Nothing extra could have been done to prevent the death of a Dundee man in Perth Prison, a sheriff has ruled.
Simon Stewart killed himself in his cell on September 18, 2018.
The 30-year-old, of Lansdowne Court, was found by prison officers while he was on remand awaiting trial.
A Fatal Accident Inquiry was held before Sheriff Gillian Wade and her report has been released.
She concluded: “I have observed that there is always room for improvement and there are always lessons to be learnt.
“I am satisfied that the strategy had worked to identify that the deceased may be in need of input from the mental health team and that he received that care timeously.
“The fact that he did not engage or comply with the regime did not help those who were doing their best to assist him.
“In short looking at the evidence as a whole I do not consider that there were any further reasonable precautions which if taken would have had a realistic prospect of preventing this death.”
The inquiry heard Stewart, a habitual offender and regular inmate at the prison, was thought to have schizophrenia.
He was on a regimen of anti-psychotic drugs but did not present with mental health issues when he was placed in custody so was referred to the Substance Misuse Team.
Issues were raised with mental health however and he remained under relatively close watch.
Did not present with thoughts of suicide
An NHS Tayside Consultant in Forensic Psychiatry, referred to in the report as Doctor NH, who provided a weekly psychiatric clinic in the prison, was quoted as a witness in the report.
Sheriff Wade stated: “Having reviewed the notes and records and with the benefit of hindsight the witness concluded that there was nothing which he would have done differently in this case.
“He concluded that he did not believe that was there anything that he or the MHT could have reasonably done to prevent the deceased’s suicide.
“He added that often the people who die through suicide in prison do not present with any thoughts of suicide or self-harm.
“They are typically the people are considered to be at low risk of suicide as, if the risk was higher measures would have been taken to manage the risk.
“His view is that we will never know what caused the deceased to take his own life. There may have been factors other than mental illness.”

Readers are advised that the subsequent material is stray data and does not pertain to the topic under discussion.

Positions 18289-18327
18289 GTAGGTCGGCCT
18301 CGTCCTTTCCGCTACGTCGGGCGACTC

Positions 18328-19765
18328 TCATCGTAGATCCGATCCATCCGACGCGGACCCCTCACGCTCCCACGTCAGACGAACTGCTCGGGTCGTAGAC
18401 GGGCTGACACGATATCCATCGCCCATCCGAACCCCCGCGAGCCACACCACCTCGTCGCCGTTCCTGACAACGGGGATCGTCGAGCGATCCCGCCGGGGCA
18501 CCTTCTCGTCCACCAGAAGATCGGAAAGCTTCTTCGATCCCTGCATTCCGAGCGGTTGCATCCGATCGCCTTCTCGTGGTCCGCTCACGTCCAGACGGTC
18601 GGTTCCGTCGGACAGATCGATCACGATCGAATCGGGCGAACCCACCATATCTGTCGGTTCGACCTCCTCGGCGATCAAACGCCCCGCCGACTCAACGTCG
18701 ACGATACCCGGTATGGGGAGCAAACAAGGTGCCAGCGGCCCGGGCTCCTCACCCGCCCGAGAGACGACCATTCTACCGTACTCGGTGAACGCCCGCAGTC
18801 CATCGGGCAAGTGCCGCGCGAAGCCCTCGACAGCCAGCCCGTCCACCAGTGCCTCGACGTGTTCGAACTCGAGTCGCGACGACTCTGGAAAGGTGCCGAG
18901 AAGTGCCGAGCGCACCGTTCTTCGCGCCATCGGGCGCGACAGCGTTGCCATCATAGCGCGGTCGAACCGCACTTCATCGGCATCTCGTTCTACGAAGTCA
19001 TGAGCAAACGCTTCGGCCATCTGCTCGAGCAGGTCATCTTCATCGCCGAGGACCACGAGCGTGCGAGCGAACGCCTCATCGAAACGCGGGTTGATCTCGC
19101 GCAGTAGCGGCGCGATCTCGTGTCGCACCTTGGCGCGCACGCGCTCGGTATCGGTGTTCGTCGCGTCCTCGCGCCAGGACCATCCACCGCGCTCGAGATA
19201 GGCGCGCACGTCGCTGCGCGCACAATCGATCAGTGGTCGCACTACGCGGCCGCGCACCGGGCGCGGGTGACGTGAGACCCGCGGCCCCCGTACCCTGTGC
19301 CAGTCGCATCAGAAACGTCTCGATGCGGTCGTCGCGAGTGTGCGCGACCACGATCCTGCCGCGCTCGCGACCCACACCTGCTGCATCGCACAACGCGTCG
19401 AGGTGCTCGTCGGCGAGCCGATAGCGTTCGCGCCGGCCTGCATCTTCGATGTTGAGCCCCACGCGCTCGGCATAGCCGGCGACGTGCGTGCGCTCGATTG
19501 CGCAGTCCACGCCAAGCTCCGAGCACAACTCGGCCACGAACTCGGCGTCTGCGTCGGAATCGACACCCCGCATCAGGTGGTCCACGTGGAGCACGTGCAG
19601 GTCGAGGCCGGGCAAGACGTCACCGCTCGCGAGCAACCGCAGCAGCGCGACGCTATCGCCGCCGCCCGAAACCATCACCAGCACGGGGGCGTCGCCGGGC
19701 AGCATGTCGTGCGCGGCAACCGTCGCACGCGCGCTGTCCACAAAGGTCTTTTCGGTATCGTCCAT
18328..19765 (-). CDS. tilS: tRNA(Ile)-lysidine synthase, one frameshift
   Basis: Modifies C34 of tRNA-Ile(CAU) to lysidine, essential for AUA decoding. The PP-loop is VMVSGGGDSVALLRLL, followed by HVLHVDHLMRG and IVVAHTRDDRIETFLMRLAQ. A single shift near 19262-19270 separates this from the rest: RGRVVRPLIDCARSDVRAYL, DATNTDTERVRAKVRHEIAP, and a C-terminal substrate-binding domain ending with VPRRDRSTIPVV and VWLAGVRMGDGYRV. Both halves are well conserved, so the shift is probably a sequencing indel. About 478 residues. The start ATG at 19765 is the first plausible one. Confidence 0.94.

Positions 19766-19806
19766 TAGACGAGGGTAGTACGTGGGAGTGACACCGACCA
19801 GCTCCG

‘Unusually positive’ the day before
She added: “The feedback from his peers was that he was unusually positive on the day prior to his death.
“There is anecdotal evidence that people planning to kill themselves can sometimes appear more cheerful than normal shortly before their deaths.
“People have speculated that this may be because the individual has reconciled themselves to a solution to managing their longer term distress.”
Stewart was due to appear in court to face four charges in connection with offences allegedly committed in June in Ancrum Place.
He was due to face charges that he attacked 74-year-old Yvonne Cullen, as well as robbing her of possessions.
Stewart was also accused of breaking into the home of an 84-year-old man and robbing him of money and a bank card.
Prosecutors also accused Stewart of restoring the electricity supply at his home which had been cut off, by bypassing a meter box.
Yvonne, a retired taxi driver, said at the time: “I had been at the casino and got a lift home about midnight and was in bed about 1am.
“All of a sudden I became aware of somebody in the house. The bedroom leads into the living room and the door was shut.
“I heard the door opening and shouted, ‘Who’s that?’
“There was no answer, but then the next thing he was in the room, sat on my chest in my bed and asked me for my bank card and pin.
“His face was just a few inches from mine and he said to me, ‘I have Aids’.
“I could feel his breath on me, it was terrifying. He straddled me with his legs on my ribs and grabbed my wrists. He was wearing gloves.
“All sorts of things go through your head. You don’t know if they’ll attack you or rape you or what.”